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The hero who almost didn't play

Bob Willis, one of the heroes of Headingley 1981, wasn't even in the original squad picked for the Test

Martin Williamson

August 3, 2005

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Bob Willis: left out of the squad © Getty Images
The exploits of Ian Botham at Headingley in 1981 are the stuff of legend, but Bob Willis's last-day performance, grabbing 8 for 43 as Australia were bowled out for 111 would, in almost any other match, have made him the hero. What is less well known, however, is that Willis was not even in the original squad picked for the Test.

At the end of the second Test at Lord's, Ian Botham had been sacked as captain and replaced with his predecessor, Mike Brearley. Three days later the selectors - Alec Bedser, Brian Close, Charles Elliott, John Edrich and Brearley - met at Lord's. Once it had been agreed that Botham would be retained, Willis's fitness was the next subject up for discussion.

By 1981 Willis was increasingly fragile. He had broken down before the first Test in the Caribbean the previous winter, and although he had returned for the first two Tests of the summer, taking 8 for 183, he had contracted a chest infection and was expected to sit out Warwickshire's county match at The Oval that weekend and, according to Bernard Thomas, the England physiotherapist, would not be fit to resume training until the following Tuesday, 48 hours before the start of the Leeds Test.

Brearley was concerned. In Australia in 1978-79 Willis had come down with a similar ailment and had been out of sorts for the remainder of the tour. There were also doubts about his general fitness and stamina anyway in what was a six-match series.

An attempt to speak to Willis proved fruitless, although Thomas was contacted who suggested that training could be brought forward 24 hours to Monday. With doubts remaining, the decision was made to leave him out of the 12-man squad in the hope he would be fit for the fourth Test at Edgbaston. Bedser was given the unenviable task of breaking the news.

The next day, Willis, who was watching Warwickshire at The Oval, was contacted by Bedser and was shocked to be told that he had been dropped. Even though Brearley had been adamant he did not want a half-fit bowler in the side, Willis was not going to take the news lying down. "Although it took me some while to convince Alec that I had little doubt about my fitness for the game," he recalled, "I effectively talked my way back into the team."

Willis and England physio Bernard Thomas © Getty Images
Bedser eventually spoke to Brearley at tea-time and the captain agreed that Willis could be reinstated as long as he played in the next day's 40-over match and also turned out for the second XI on the Tuesday. He also said that Willis had to bowl 12 overs flat out in the nets in between.

"Mike Hendrick's invitation to play was intercepted before it could reach him," Willis explained. "My name was among those read out to the waiting world on the midday news the following day."

Even then, Willis almost missed out. Although he came through the three tasks set by Brearley without a hitch and joined the other 11 at Headingley on the day before the Test, Brearley was still leaning towards playing a spinner, John Emburey, at the expense of one of the seamers. "Bob, who probably imagined that Chris Old would be left out if Emburey played, opted - uncertainly - for four seamers," Brearley reflected. "Finally, I too came down, with equal tentativeness, on the same side. The selectors inclined the other way, but let me have the side I preferred."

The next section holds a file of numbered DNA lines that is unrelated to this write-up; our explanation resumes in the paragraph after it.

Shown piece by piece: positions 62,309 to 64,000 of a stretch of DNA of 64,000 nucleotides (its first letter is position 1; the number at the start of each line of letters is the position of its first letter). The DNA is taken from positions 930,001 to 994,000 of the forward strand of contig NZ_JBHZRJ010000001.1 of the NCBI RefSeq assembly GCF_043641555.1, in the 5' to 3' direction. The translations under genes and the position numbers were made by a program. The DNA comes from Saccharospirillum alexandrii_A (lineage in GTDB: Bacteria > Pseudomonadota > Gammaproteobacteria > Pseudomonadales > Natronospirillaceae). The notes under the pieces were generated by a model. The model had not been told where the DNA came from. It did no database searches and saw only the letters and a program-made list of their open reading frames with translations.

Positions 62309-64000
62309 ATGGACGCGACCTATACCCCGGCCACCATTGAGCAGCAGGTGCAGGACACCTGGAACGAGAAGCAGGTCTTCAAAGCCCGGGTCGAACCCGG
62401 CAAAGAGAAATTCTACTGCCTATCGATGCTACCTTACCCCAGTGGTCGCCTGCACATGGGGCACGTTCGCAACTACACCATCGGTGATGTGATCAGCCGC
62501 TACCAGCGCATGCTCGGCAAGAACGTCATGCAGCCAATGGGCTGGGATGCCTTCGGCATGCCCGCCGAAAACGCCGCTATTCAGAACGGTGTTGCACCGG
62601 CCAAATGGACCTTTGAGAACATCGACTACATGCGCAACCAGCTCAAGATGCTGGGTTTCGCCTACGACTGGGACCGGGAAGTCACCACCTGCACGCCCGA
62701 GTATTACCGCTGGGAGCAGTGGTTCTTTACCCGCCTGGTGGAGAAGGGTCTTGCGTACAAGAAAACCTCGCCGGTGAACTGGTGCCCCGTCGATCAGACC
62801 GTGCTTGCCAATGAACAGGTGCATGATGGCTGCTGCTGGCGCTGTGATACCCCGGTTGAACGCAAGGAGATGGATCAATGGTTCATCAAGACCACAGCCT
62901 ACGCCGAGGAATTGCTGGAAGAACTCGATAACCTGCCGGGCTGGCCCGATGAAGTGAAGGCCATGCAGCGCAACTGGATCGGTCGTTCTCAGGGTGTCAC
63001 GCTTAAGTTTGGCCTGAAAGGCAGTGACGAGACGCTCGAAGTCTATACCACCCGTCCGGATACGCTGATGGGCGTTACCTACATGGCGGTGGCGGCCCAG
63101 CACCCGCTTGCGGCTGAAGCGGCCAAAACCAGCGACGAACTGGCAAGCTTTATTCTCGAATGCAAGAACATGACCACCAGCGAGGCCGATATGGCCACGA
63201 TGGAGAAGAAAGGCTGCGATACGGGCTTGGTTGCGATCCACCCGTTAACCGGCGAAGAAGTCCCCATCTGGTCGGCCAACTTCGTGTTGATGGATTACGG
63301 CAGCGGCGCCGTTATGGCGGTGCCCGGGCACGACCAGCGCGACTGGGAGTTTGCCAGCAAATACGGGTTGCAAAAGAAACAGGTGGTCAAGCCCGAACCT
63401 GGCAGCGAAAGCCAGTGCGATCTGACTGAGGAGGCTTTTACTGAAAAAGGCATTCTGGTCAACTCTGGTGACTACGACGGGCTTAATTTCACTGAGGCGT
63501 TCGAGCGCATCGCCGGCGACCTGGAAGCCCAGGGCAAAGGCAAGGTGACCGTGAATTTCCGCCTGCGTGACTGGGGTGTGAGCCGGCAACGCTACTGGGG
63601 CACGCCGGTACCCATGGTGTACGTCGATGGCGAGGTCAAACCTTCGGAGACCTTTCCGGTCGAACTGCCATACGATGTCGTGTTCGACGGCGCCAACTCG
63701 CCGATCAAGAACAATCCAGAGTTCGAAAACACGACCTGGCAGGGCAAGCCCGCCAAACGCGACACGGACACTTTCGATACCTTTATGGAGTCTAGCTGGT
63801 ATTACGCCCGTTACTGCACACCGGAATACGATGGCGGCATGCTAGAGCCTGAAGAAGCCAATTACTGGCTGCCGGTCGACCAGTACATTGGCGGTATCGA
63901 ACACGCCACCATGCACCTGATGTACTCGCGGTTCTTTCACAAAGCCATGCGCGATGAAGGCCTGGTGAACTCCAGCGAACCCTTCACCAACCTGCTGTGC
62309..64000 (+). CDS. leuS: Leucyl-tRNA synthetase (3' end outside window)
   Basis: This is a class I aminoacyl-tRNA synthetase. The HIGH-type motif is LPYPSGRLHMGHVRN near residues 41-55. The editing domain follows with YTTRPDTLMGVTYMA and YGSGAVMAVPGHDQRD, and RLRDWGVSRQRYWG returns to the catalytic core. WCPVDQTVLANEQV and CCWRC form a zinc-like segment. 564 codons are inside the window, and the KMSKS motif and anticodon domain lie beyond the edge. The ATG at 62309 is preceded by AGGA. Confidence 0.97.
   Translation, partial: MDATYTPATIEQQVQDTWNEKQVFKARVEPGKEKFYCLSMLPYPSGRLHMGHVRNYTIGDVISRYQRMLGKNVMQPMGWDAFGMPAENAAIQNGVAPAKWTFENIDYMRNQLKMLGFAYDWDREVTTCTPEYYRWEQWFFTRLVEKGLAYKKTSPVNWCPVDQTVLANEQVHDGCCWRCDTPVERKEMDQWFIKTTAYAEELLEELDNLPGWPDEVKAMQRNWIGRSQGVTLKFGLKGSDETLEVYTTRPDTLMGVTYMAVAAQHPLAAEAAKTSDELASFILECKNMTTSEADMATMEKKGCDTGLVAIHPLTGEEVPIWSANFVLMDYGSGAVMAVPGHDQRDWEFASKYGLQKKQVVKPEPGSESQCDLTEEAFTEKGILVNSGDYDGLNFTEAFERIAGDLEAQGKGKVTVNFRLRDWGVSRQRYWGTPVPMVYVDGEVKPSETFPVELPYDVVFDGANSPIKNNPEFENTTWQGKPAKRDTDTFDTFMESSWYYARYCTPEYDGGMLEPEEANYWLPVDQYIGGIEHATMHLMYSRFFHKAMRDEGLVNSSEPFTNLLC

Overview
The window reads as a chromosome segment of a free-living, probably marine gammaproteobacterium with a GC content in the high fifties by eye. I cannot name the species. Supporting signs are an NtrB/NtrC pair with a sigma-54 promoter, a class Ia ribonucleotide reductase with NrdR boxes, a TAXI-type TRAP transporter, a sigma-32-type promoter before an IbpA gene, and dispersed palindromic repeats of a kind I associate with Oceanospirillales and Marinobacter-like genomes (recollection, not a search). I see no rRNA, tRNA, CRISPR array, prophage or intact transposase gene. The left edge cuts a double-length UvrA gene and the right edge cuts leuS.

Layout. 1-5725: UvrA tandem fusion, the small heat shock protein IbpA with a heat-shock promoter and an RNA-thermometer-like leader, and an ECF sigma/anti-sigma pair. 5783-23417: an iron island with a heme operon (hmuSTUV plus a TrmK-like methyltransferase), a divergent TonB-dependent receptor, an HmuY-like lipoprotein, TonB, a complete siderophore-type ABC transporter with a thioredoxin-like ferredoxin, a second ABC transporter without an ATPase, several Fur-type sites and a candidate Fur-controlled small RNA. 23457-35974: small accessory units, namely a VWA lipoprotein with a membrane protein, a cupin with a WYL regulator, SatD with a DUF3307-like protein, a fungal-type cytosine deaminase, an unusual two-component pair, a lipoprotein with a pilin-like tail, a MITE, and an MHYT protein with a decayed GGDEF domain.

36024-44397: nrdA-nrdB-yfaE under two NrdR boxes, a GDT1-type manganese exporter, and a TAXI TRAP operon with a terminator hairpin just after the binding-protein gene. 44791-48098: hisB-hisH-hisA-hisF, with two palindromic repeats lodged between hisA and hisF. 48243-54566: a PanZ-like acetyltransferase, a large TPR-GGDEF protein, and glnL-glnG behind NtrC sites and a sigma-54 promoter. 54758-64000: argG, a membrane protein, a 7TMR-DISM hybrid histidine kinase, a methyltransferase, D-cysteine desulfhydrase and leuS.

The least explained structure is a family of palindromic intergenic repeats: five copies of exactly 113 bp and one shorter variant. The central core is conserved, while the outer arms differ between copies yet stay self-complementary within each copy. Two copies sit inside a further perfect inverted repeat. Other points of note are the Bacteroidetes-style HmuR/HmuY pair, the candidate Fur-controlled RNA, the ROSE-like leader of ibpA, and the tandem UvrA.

In Australia's first innings Willis bowled well but without luck, finishing with 0 for 72 from 30 overs. In the second innings, with Australia needing 130, Ian Botham and Graham Dilley were given the new ball, although the wayward Dilley was replaced by Willis after two overs. Willis huffed up the hill into the wind for five wicketless overs before suggesting to Brearley that he switch ends. Brearley consulted with Bob Taylor and Botham and agreed. The rest is history.

Original England squad Graham Gooch, Geoff Boycott, Mike Brearley, David Gower, Mike Gatting, Peter Willey, Ian Botham, John Emburey, Bob Taylor, Graham Dilley, Chris Old, Mike Hendrick.

Is there an incident from the past you would like to know more about? E-mail us with your comments and suggestions.

Phoenix From The Ashes - Mike Brearley (Hodder & Stoughton, 1982)
Lasting The Pace - Bob Willis (Willow, 1985)
Wisden Cricket Monthly - Various
The Cricketer - Various

Martin Williamson is managing editor of Cricinfo

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Martin Williamson Executive editor Martin Williamson joined the Wisden website in its planning stages in 2001 after failing to make his millions in the internet boom when managing editor of Sportal. Before that he was in charge of Sky Sports Online and helped launch and run Sky News Online. With a preference for all things old (except his wife and children), he has recently confounded colleagues by displaying an uncharacteristic fondness for Twenty20 cricket. His enthusiasm for the game is sadly not matched by his ability, but he remains convinced that he might be a late developer and perseveres in the hope of an England call-up with his middle-order batting and non-spinning offbreaks. He is now managing editor of ESPN EMEA Digital Group as well as his Cricinfo responsibilities.

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